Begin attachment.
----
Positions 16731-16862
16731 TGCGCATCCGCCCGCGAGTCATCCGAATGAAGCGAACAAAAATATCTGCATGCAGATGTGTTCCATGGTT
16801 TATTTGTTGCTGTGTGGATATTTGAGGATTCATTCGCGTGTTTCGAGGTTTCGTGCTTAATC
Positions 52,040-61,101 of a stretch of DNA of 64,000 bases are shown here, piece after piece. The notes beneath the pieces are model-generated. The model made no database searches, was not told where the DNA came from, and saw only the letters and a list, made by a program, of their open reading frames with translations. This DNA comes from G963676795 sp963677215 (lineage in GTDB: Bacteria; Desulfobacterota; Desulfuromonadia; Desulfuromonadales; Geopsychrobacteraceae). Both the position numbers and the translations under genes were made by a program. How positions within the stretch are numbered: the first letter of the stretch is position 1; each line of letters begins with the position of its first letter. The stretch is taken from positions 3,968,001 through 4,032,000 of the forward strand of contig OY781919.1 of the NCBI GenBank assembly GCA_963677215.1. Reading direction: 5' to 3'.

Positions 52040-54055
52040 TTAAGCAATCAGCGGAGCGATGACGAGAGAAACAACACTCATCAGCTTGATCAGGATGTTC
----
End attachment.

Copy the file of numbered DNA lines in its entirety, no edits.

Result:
Positions 16731-16862
16731 TGCGCATCCGCCCGCGAGTCATCCGAATGAAGCGAACAAAAATATCTGCATGCAGATGTGTTCCATGGTT
16801 TATTTGTTGCTGTGTGGATATTTGAGGATTCATTCGCGTGTTTCGAGGTTTCGTGCTTAATC
Positions 52,040-61,101 of a stretch of DNA of 64,000 bases are shown here, piece after piece. The notes beneath the pieces are model-generated. The model made no database searches, was not told where the DNA came from, and saw only the letters and a list, made by a program, of their open reading frames with translations. This DNA comes from G963676795 sp963677215 (lineage in GTDB: Bacteria; Desulfobacterota; Desulfuromonadia; Desulfuromonadales; Geopsychrobacteraceae). Both the position numbers and the translations under genes were made by a program. How positions within the stretch are numbered: the first letter of the stretch is position 1; each line of letters begins with the position of its first letter. The stretch is taken from positions 3,968,001 through 4,032,000 of the forward strand of contig OY781919.1 of the NCBI GenBank assembly GCA_963677215.1. Reading direction: 5' to 3'.

Positions 52040-54055
52040 TTAAGCAATCAGCGGAGCGATGACGAGAGAAACAACACTCATCAGCTTGATCAGGATGTTC